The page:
Long Island, New York native James McLurkin loved working with Legos, models, and bicycles as child. But his tinkering went beyond mere child’s play. Soon, he was assembling parts and creating new toys from objects that he found around the house. As a teenager, he was inspired to build his first robot, “Rover,” which he completed during his sophomore year in high school. By the time he finished high school, he had created three robots on his own.
McLurkin was admitted to the Massachusetts Institute of Technology (MIT), where he pursued a degree in electrical engineering. As a student there in 1991, he began working in the university’s Artificial Intelligence Lab, where he first began to develop his idea for “Robot Ants.” These tiny machines (one inch or less per side) each housed internal computers and motors, with sensors that allowed them to detect objects in their paths that they could pick up or avoid. Each robot also had an internal communication system using infrared emitters. These characteristics gave the robots “intelligence.” Theoretically, they would be able to work together to play games and accomplish tasks.
McLurkin, who believes that the greatest inspiration comes from observing nature, studied the behavior of real ants in ant colonies as a basis for his programming. He kept “ant farms” on his desk at school and watched how the creatures worked together. He examined the ways in which the insects structured their workloads so that they could succeed even when some members of the group were no longer able to perform.
McLurkin left MIT after receiving his SB in Electrical Engineering and pursued graduate studies at the University of California, Berkeley. Next, he returned to MIT to pursue his PhD in Computer Science, all while continuing to work on his robot colonies. As part of his doctoral research, McLurkin developed algorithms and techniques for programming “swarms” of autonomous robots to mimic the behavior of bees, including their abilities to cluster, disperse, follow, and orbit.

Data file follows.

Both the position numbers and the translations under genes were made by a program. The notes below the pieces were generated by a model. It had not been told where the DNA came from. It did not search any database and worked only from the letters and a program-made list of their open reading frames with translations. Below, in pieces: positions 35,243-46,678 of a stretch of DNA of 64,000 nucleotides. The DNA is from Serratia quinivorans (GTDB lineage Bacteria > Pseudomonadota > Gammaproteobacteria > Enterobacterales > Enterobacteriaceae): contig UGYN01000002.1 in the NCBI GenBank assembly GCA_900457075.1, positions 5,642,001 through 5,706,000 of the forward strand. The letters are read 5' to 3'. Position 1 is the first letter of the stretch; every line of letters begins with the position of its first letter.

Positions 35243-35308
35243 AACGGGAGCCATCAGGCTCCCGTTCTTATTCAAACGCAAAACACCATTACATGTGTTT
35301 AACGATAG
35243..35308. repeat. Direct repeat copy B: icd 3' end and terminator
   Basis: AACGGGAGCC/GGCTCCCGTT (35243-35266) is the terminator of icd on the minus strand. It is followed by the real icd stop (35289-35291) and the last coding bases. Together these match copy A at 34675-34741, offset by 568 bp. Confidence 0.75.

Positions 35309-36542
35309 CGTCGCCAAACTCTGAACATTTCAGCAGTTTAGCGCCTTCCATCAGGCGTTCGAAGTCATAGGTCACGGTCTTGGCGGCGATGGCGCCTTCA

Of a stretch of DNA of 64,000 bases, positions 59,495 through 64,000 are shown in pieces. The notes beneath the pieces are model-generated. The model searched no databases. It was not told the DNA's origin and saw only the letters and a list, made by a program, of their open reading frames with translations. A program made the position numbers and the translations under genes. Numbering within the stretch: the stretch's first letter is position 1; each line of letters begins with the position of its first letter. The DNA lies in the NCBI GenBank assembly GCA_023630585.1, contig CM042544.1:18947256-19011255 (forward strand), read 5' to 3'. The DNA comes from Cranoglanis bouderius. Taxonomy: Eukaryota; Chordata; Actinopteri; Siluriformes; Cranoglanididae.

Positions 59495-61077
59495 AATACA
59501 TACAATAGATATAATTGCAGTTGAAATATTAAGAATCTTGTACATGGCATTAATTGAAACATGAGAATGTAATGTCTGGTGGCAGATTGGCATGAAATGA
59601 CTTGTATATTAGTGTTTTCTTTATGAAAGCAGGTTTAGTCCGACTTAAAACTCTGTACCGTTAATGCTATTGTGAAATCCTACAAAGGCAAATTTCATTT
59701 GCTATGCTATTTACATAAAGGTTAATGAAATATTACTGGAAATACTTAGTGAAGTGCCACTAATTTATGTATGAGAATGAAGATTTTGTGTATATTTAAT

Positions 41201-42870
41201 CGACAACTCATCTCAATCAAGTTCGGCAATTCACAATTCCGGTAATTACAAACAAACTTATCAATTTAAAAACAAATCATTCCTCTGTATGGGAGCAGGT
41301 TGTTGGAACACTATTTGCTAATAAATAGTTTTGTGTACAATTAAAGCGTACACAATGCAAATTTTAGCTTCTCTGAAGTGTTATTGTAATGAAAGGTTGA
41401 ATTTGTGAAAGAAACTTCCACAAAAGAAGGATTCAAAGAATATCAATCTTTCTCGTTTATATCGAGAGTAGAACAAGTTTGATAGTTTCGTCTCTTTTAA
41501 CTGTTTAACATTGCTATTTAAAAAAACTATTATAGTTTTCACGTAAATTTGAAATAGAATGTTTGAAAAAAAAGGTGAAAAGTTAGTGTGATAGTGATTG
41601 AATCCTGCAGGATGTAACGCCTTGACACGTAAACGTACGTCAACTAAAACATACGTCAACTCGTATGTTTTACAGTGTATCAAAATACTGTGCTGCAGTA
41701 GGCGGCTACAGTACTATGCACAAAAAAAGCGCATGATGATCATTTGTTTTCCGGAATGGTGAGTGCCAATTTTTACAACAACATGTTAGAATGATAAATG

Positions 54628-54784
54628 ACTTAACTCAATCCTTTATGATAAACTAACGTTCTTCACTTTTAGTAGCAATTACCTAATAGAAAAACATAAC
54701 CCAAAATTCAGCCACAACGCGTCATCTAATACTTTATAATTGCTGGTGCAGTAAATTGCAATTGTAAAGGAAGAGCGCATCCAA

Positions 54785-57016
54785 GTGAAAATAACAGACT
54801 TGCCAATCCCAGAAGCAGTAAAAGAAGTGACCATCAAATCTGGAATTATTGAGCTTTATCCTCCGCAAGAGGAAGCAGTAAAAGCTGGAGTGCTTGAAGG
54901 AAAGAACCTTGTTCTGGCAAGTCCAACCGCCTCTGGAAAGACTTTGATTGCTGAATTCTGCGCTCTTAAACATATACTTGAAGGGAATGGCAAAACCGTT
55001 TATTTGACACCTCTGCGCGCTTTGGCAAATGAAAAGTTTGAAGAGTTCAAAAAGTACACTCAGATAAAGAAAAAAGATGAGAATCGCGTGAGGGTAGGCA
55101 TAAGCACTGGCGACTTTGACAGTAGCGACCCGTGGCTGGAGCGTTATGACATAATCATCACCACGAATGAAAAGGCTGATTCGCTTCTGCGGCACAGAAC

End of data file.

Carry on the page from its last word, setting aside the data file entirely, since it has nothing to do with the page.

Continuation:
McLurkin believes that much can be learned by studying the complexities of bee societies, which employ an efficient system of communication that allows the bees to accomplish individual tasks that support the collective goal of the group. McLurkin’s ultimate goal is to construct thousands of swarm robots that have the ability to take on complex tasks in difficult environments, such as searching for land mines, rummaging through earthquake rubble, exploring distant planets, and even identifying and containing chemicals. Serving as a Lead Scientist at iRobot in Somerville, Mass. in 1999, he led a research team in building over 100 small robots (less than five inches long) that could communicate with one another and compute their relative positions. In addition, for a class project in 2002, McLurkin designed the “Swarm Orchestra,” a group of up to 30 robots playing music together, that were spatially organized so that robots with similar instruments are centrally located.
McLurkin co-authored "Tomorrow's Surgery: Micromotors and Microrobots for Minimally Invasive Procedures.” He also spent several years as a consultant for companies such as Walt Disney Imagineering and SensAble Technologies. In 2003, he was awarded the $30,000 Lemelson-MIT Student Prize. TIME magazine included McLurkin in a feature on five leading robotics engineers in 2004; Black Enterprise magazine included him on its “Best and Brightest Under 40” that same year. McLurkin completed his PhD in Computer Science in 2006. McLurkin is now an assistant professor of computer science at Rice University.